A Year After Durga Procession Faced Communal Attack, Balrampur Residents Carry On Tradition Amid Police Cover, But ‘Border’ Remains
Residents kept up the tradition albeit amid heavy police cover. But what did not change was the decades-old rule in the village that the Durga idol cannot pass in front of the mosque.
Last Dussehra, a Durga Puja procession in Harkhadi village of Uttar Pradesh’s Balrampur district was heavily pelted with stones by local Muslims that left many injured.
Several people, all from the Muslim community, were arrested and Gangsters Act was slapped on three of them.
Watch the video of the violence here:
A year later, the residents kept up with the tradition on 25 October, albeit amid heavy police cover. The event was much smaller in scale, thanks to Covid-related restrictions.
What did not change, however, was the decades-old rule in the village that the Durga idol cannot pass in front of the mosque.
A line is marked on the road on either side of the mosque to mark a no-go zone for the idol. The idol must divert before the line and take a longer path to eventually hit the main road again. When Swarajya visited the village in October 2019 after the communal violence, Hindu residents had called the line an “India-Pakistan border”.
Watch the video of the procession on 25 October here:
The village has a registered Durga puja samiti headed by a 60-year-old resident named Akhileshwar Pandey. He said that the route was finalised by the police, based on which the samiti obtained a court order in 2008 to organise the procession every Dussehra.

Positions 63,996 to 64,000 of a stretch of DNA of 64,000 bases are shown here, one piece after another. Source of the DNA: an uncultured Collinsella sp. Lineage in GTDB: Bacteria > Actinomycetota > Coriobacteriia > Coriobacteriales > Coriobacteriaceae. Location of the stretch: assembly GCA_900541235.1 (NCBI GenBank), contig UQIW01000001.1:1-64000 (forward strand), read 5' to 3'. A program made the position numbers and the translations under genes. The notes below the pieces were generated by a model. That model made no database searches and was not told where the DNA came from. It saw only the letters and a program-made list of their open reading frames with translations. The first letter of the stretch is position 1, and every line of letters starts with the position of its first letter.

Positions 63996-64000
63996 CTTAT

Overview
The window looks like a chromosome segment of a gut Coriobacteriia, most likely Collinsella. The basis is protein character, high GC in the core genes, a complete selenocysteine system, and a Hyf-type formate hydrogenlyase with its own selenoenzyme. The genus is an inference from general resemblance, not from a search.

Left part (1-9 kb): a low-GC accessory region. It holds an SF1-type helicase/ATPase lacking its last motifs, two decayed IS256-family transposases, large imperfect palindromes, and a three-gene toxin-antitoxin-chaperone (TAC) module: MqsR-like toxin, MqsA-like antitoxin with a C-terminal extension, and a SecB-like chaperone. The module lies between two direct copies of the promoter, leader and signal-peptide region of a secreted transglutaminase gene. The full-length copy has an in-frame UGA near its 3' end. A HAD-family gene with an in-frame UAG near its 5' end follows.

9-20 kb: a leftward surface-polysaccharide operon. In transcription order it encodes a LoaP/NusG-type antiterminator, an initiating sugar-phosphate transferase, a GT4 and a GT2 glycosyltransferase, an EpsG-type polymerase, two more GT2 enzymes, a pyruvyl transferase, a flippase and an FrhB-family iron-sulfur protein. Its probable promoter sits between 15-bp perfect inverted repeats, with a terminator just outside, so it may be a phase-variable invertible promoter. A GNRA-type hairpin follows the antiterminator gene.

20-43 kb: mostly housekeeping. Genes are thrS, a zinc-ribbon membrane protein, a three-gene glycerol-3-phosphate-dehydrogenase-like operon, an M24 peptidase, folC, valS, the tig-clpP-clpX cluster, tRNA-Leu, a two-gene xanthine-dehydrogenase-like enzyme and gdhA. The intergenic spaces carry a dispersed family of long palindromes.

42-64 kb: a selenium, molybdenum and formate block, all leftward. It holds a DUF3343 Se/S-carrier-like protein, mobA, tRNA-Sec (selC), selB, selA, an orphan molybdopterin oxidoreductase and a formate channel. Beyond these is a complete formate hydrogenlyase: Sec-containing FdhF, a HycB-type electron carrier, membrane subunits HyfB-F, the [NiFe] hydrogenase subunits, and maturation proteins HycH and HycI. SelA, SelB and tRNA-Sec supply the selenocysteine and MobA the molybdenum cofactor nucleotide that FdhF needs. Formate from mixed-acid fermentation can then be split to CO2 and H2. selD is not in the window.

It was based on Pandey’s statement that the concerned Pachpewda police station registered a first information report (FIR) in the stone-pelting incident on 8 October 2019.
The police booked 24 miscreants, along with many other unidentified people under IPC sections 147 (rioting), 148 (armed with deadly weapon), 149 (unlawful assembly), 153a (promoting enmity between two groups), 295a (actions intended to outrage religious feelings of any class by insulting their religious beliefs), 336 (endangering lives) and 323 (voluntarily causing hurt) of the Indian Penal Code and under section 7 of the Criminal Law Amendment Act.
A few days later, the official Twitter handle of Balrampur police posted that it had arrested eight men while others were absconding.
Pandey says that’s about all the arrests that the police made in the case.
“Except three on whom Gangsters’ Act was invoked, all others are out on bail. The main accused, Haji Maqbool, was never arrested,” he says.
Pandey, however, says that the village has not seen any incident of communal tension since the incident.
“There is always some police presence to prevent any untoward incident,” he says.
About the “border”, Pandey says he has no option but to obey the rule. His 22-year-old nephew, Suraj Pandey, says the younger generation finds the rule unacceptable, but are forced to follow it.
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